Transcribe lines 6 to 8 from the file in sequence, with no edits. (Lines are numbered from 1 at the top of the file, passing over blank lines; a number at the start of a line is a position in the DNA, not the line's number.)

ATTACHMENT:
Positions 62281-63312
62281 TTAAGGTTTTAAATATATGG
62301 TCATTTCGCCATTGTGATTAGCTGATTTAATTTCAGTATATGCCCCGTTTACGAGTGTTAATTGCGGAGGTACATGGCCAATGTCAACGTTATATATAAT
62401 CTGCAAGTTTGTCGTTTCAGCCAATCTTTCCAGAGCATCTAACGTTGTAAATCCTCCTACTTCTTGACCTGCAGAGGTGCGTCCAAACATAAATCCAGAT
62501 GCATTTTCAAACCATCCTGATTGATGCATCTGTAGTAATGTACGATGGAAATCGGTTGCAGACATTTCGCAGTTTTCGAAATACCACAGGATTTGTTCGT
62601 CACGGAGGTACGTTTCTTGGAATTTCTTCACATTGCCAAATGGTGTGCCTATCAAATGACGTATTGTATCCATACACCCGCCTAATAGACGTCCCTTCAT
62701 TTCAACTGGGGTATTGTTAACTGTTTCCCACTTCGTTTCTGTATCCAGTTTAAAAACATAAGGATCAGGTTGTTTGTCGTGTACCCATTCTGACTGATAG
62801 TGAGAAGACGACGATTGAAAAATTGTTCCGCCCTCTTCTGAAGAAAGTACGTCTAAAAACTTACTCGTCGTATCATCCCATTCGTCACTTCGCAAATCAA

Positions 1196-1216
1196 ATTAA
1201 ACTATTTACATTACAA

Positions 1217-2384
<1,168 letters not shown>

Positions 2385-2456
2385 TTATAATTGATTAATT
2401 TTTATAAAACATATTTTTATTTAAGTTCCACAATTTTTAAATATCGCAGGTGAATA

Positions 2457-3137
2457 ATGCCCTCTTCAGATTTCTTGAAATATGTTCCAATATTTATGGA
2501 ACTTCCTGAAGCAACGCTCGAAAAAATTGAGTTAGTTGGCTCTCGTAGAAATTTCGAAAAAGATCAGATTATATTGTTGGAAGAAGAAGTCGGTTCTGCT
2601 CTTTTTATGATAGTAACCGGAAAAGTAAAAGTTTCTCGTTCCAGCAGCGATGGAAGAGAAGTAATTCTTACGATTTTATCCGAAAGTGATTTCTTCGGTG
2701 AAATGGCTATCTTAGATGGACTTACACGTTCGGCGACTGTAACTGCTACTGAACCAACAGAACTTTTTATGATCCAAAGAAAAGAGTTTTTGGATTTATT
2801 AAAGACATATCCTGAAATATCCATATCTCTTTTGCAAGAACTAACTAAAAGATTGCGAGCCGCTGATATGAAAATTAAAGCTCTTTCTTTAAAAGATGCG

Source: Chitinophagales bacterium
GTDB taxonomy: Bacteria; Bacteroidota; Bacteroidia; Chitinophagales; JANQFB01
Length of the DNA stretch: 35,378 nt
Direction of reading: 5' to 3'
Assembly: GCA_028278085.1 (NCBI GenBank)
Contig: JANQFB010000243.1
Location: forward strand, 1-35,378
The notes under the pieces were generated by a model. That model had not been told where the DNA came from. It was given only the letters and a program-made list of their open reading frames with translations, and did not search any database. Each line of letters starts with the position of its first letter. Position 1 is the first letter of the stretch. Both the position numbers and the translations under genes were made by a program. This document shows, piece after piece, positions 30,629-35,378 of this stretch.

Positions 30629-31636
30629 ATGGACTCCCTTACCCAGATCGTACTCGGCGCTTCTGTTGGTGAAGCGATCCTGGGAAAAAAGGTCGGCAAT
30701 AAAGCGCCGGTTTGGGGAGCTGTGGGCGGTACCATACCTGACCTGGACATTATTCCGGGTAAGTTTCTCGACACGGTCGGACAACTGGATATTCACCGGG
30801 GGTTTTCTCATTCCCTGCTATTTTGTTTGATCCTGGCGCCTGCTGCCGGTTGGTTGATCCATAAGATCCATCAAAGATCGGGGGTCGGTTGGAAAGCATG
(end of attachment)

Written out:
62601 CACGGAGGTACGTTTCTTGGAATTTCTTCACATTGCCAAATGGTGTGCCTATCAAATGACGTATTGTATCCATACACCCGCCTAATAGACGTCCCTTCAT
62701 TTCAACTGGGGTATTGTTAACTGTTTCCCACTTCGTTTCTGTATCCAGTTTAAAAACATAAGGATCAGGTTGTTTGTCGTGTACCCATTCTGACTGATAG
62801 TGAGAAGACGACGATTGAAAAATTGTTCCGCCCTCTTCTGAAGAAAGTACGTCTAAAAACTTACTCGTCGTATCATCCCATTCGTCACTTCGCAAATCAA